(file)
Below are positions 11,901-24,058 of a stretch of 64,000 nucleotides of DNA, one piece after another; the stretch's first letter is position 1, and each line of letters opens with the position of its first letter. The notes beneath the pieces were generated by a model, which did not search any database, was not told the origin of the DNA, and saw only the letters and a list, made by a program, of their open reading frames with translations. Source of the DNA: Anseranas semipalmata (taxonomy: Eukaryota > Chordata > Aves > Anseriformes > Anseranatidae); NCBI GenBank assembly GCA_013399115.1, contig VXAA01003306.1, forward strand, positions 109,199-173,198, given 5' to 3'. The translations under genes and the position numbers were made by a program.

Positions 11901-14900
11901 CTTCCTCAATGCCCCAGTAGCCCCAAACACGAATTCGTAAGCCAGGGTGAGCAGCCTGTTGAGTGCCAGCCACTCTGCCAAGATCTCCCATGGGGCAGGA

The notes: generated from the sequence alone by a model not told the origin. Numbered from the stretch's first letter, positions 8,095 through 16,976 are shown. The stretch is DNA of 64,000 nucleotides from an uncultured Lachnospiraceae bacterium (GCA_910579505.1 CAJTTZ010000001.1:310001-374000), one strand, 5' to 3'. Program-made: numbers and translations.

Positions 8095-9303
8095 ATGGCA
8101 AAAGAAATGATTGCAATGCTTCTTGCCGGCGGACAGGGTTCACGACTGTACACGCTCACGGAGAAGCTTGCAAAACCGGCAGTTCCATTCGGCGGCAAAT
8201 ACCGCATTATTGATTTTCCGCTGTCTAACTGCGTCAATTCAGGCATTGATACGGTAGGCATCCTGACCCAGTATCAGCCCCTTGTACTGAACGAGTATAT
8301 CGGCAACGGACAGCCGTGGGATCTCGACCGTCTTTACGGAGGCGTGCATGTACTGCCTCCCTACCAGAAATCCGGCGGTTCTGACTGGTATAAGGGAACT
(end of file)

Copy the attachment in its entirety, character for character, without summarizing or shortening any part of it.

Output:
Below are positions 11,901-24,058 of a stretch of 64,000 nucleotides of DNA, one piece after another; the stretch's first letter is position 1, and each line of letters opens with the position of its first letter. The notes beneath the pieces were generated by a model, which did not search any database, was not told the origin of the DNA, and saw only the letters and a list, made by a program, of their open reading frames with translations. Source of the DNA: Anseranas semipalmata (taxonomy: Eukaryota > Chordata > Aves > Anseriformes > Anseranatidae); NCBI GenBank assembly GCA_013399115.1, contig VXAA01003306.1, forward strand, positions 109,199-173,198, given 5' to 3'. The translations under genes and the position numbers were made by a program.

Positions 11901-14900
11901 CTTCCTCAATGCCCCAGTAGCCCCAAACACGAATTCGTAAGCCAGGGTGAGCAGCCTGTTGAGTGCCAGCCACTCTGCCAAGATCTCCCATGGGGCAGGA

The notes: generated from the sequence alone by a model not told the origin. Numbered from the stretch's first letter, positions 8,095 through 16,976 are shown. The stretch is DNA of 64,000 nucleotides from an uncultured Lachnospiraceae bacterium (GCA_910579505.1 CAJTTZ010000001.1:310001-374000), one strand, 5' to 3'. Program-made: numbers and translations.

Positions 8095-9303
8095 ATGGCA
8101 AAAGAAATGATTGCAATGCTTCTTGCCGGCGGACAGGGTTCACGACTGTACACGCTCACGGAGAAGCTTGCAAAACCGGCAGTTCCATTCGGCGGCAAAT
8201 ACCGCATTATTGATTTTCCGCTGTCTAACTGCGTCAATTCAGGCATTGATACGGTAGGCATCCTGACCCAGTATCAGCCCCTTGTACTGAACGAGTATAT
8301 CGGCAACGGACAGCCGTGGGATCTCGACCGTCTTTACGGAGGCGTGCATGTACTGCCTCCCTACCAGAAATCCGGCGGTTCTGACTGGTATAAGGGAACT